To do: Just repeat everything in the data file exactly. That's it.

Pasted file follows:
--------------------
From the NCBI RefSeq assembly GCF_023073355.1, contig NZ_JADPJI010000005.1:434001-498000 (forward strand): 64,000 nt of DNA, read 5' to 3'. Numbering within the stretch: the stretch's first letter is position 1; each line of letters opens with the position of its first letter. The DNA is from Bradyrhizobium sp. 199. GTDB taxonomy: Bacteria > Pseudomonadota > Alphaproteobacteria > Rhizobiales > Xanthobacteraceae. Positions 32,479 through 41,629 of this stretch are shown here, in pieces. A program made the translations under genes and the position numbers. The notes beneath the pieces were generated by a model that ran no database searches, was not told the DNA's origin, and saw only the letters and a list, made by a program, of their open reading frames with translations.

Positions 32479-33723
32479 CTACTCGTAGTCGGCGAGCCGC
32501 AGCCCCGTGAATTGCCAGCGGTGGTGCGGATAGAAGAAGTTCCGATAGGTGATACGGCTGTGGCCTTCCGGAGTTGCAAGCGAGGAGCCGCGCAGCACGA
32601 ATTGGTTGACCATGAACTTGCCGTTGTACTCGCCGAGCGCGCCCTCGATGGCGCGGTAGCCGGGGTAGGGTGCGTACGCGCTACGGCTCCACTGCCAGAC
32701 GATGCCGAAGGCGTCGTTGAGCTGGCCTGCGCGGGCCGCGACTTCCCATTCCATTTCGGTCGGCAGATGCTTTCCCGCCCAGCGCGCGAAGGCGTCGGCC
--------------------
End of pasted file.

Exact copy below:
From the NCBI RefSeq assembly GCF_023073355.1, contig NZ_JADPJI010000005.1:434001-498000 (forward strand): 64,000 nt of DNA, read 5' to 3'. Numbering within the stretch: the stretch's first letter is position 1; each line of letters opens with the position of its first letter. The DNA is from Bradyrhizobium sp. 199. GTDB taxonomy: Bacteria > Pseudomonadota > Alphaproteobacteria > Rhizobiales > Xanthobacteraceae. Positions 32,479 through 41,629 of this stretch are shown here, in pieces. A program made the translations under genes and the position numbers. The notes beneath the pieces were generated by a model that ran no database searches, was not told the DNA's origin, and saw only the letters and a list, made by a program, of their open reading frames with translations.

Positions 32479-33723
32479 CTACTCGTAGTCGGCGAGCCGC
32501 AGCCCCGTGAATTGCCAGCGGTGGTGCGGATAGAAGAAGTTCCGATAGGTGATACGGCTGTGGCCTTCCGGAGTTGCAAGCGAGGAGCCGCGCAGCACGA
32601 ATTGGTTGACCATGAACTTGCCGTTGTACTCGCCGAGCGCGCCCTCGATGGCGCGGTAGCCGGGGTAGGGTGCGTACGCGCTACGGCTCCACTGCCAGAC
32701 GATGCCGAAGGCGTCGTTGAGCTGGCCTGCGCGGGCCGCGACTTCCCATTCCATTTCGGTCGGCAGATGCTTTCCCGCCCAGCGCGCGAAGGCGTCGGCC